Use Protected Routes in Vue.js

 
(Frontend)
 

How to use Vue Router’s Navigation Guards in combination with Vuex.


About

The code is available in a Github repository

Use Protected Routes in Vue.js

In the first Post of this series, I explained how to create a Login Component with Vue CLI, SCSS, Axios and Vuex.

In the previous Post, I explained how to persist the Access Token in the localStorage and retrieve it from there on the initial app load.

This Post will continue on the previous Post's codebasis - so make sure to

git clone https://github.com/WebDevChallenges/vue-login-persistent.git vue-protected-routes
cd vue-protected-routes/
npm install

If you want to follow along.

What we will be creating

Code Demo

In this Post, I will explain how to create both a /login and a /users route. Both of them will only be accessible to the user under specific conditions (/users for authenticated users only, /login for unauthenticated users only).

How we will accomplish this

Add the router to the project

Because we used Vue CLI to create our project, we can simply implement the Vue Router by executing the following command: vue add router.

History or Hash mode

Executing this command will prompt you if you want to use history mode instead of hash mode.

  • History mode is a HTML5 feature (also called HTML5 Routing), the server has to be configured in a way, that for all requests the server can't answer, the frontend will be served
    • Example for using History mode: https://webdevchallenges.com/login
  • Hash mode has the advantage, that the server does not have to be configured in a specific way but the route may look ugly
    • Example for using Hash mode: https://webdevchallenges.com/#login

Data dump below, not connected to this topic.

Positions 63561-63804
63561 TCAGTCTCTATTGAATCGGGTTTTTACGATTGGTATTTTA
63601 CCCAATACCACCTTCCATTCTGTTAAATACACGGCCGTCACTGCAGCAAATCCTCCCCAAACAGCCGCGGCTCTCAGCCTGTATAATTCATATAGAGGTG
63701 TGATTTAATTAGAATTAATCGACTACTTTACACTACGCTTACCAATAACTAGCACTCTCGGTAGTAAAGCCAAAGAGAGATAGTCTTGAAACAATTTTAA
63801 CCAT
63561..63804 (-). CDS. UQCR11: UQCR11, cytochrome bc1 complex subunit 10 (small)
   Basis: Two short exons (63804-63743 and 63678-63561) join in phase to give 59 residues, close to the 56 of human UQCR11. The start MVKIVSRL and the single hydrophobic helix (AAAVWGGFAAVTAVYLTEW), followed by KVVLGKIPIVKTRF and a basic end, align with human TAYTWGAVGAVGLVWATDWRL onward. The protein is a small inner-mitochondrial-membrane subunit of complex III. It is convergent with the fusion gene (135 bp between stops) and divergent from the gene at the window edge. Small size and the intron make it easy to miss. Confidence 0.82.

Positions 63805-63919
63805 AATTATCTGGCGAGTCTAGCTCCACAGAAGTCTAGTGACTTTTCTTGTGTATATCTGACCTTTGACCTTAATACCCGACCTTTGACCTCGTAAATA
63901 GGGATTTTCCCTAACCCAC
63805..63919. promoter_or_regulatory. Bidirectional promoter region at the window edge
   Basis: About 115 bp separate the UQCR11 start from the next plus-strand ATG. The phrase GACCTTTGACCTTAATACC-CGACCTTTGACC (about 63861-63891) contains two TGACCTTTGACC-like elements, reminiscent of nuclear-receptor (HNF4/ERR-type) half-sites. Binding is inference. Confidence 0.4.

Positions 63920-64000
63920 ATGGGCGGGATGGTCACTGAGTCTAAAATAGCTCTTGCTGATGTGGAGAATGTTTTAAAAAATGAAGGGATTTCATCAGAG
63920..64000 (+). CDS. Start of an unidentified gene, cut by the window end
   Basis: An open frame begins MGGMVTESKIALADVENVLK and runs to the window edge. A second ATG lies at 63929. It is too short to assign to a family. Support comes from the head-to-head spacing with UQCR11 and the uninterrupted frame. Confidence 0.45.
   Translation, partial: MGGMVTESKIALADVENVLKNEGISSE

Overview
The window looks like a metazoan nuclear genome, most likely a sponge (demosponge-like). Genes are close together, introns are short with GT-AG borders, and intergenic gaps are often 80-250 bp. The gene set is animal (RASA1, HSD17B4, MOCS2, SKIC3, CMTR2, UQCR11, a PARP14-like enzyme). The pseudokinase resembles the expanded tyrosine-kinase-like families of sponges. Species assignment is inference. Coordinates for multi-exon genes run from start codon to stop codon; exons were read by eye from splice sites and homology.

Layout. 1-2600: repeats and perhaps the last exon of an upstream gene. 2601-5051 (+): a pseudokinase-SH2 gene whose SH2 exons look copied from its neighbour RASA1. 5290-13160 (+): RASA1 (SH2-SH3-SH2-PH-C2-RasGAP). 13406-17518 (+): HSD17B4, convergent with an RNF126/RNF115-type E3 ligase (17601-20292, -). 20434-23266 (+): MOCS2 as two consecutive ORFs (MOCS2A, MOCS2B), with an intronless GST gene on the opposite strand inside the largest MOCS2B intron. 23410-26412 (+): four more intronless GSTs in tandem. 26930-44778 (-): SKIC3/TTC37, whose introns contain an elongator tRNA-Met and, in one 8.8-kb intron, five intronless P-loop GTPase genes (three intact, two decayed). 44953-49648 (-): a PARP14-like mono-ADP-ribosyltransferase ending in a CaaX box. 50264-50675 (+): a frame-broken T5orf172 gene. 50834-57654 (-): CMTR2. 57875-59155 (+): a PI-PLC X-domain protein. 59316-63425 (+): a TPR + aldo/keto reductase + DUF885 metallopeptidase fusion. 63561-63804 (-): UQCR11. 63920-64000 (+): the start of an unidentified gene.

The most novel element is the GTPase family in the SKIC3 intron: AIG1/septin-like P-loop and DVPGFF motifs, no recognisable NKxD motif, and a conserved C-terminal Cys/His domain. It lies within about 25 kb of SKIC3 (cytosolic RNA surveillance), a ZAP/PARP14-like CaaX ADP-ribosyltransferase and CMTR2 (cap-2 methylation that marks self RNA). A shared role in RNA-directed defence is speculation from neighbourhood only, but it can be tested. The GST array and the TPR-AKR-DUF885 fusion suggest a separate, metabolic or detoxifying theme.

Further information can be found here.

I chose History mode because I find it more aesthetically pleasing.

Performed changes

Adding the Vue Router to our project performed a few changes on already existing files aswell as created new files.

  • Execute git status to see, which files got modified and newly created
  • Execute git diff -- . ':(exclude)package-lock.json' to see the exact changes performed on the already existing files (excluding package-lock.json)

Use the App Component as router outlet

The Vue CLI modified the App.vue file in a way that it added a navigation to the views it created.

The user should not be able to navigate to the /users route without being authenticated and therefore we don't need a navigation.

That means that the App.vue file's template should only function as an outlet for the <router-view></router-view>

Adjust the template to look like this:

<template>
  <router-view></router-view>
</template>

Adjust the views

The Vue CLI created the src/views folder with two .vue files (About.vue and Home.vue).

As mentioned earlier, we build a /login and a /users route. Therefore we should rename these views to Login.vue and Users.vue to make it easier.

For now lets focus on getting the router to work. So remove everything from the two View files and just display some Text:

  • Login.vue:
<template>
  <p>Login</p>
</template>
  • Users.vue:
<template>
  <p>Users</p>
</template>

Adjust the router configuration

We can configure the router in the src/router.js file.